About the Blog

I will post a new entry every few weeks. Some will be new writing and some will be past work that has relevance today. The writing will deal in some way with the themes that have been part of my teaching and writing life for decades:

•teaching and learning;
•educational opportunity;
•the importance of public education in a democracy;
•definitions of intelligence and the many manifestations of intelligence in school, work, and everyday life; and
•the creation of a robust and humane philosophy of education.

If I had to sum up the philosophical thread that runs through my work, it would be this: A deep belief in the ability of the common person, a commitment to educational, occupational, and cultural opportunity to develop that ability, and an affirmation of public institutions and the public sphere as vehicles for nurturing and expressing that ability.

My hope is that this blog will foster an online community that brings people together to continue the discussion.


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Wednesday, March 31, 2010

My (Imaginary) Beer Summit with the President

A few weeks ago I did a “blog talk” with The National Writing Project, (http://www.blogtalkradio.com/nwp_radio) and one of the participants posed this teaser: If I were to have a few beers with the President, what would I say to him about education?

Once the Budweiser relaxed me, I think I’d ask him about his own education. What does he remember about elementary school or middle school, particularly those teachers who made a difference? And what books mattered? Was there someone in high school who helped him see things in a new light? When did he begin to sense that school could enable him to use his mind in the world? What issues in law school most caught his fancy? Can he think of ways to bring those issues into the elementary school classroom?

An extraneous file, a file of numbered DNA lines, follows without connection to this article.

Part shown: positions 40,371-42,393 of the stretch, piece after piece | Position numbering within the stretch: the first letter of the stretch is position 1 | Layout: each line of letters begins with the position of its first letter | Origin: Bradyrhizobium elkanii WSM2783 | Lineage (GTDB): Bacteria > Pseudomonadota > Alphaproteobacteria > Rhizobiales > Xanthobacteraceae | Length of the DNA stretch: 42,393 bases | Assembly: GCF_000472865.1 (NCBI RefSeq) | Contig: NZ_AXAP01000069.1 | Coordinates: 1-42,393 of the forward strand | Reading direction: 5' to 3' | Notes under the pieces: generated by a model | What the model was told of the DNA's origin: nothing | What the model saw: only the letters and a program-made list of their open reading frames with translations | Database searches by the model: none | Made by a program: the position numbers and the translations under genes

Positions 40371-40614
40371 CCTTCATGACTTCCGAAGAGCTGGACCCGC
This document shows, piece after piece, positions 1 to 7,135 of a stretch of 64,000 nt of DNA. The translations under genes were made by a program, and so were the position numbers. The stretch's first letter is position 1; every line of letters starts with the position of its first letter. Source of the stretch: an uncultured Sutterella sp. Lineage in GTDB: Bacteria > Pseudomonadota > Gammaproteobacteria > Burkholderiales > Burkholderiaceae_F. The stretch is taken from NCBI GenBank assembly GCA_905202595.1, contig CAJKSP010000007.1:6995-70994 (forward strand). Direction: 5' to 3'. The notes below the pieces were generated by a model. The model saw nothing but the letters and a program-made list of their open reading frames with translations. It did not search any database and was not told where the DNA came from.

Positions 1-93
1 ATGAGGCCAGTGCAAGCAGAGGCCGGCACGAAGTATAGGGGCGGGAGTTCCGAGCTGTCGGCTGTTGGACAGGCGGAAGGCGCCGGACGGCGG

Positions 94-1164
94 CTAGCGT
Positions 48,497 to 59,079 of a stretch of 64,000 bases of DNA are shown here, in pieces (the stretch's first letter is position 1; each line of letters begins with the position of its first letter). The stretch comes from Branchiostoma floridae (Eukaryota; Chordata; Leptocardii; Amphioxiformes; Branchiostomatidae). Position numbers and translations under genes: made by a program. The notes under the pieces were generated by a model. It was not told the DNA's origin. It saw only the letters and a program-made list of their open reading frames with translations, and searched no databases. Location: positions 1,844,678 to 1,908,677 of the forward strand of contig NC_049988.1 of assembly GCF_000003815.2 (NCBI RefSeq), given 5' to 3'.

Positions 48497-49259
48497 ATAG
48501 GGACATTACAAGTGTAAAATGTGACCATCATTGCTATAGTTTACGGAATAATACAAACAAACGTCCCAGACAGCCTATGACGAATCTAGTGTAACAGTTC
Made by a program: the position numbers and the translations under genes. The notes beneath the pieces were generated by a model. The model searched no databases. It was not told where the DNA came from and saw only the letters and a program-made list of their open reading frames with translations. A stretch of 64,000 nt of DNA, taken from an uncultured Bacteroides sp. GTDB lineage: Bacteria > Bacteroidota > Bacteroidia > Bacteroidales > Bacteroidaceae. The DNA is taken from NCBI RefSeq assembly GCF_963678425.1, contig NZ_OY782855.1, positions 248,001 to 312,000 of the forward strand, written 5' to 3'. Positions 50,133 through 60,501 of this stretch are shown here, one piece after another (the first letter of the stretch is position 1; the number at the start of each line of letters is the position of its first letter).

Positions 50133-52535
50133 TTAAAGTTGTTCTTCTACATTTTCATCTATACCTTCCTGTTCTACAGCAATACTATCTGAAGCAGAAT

I imagine that the answers from this exceptionally thoughtful man would be vibrant with ideas and feelings. One more Bud, and then I’d ask him how the spirit of these answers could better inform his education policy.

For several decades now, education policy has found its justification in preparing the young for the new economy. The civic purpose occasionally gets a nod, but the overwhelming rationale for reform is an economic one. Of course mass education in the United States has always had an economic motive, but in a democracy it has other powerful goals as well, and I suspect that this fuller range of goals would emerge in the President’s own history.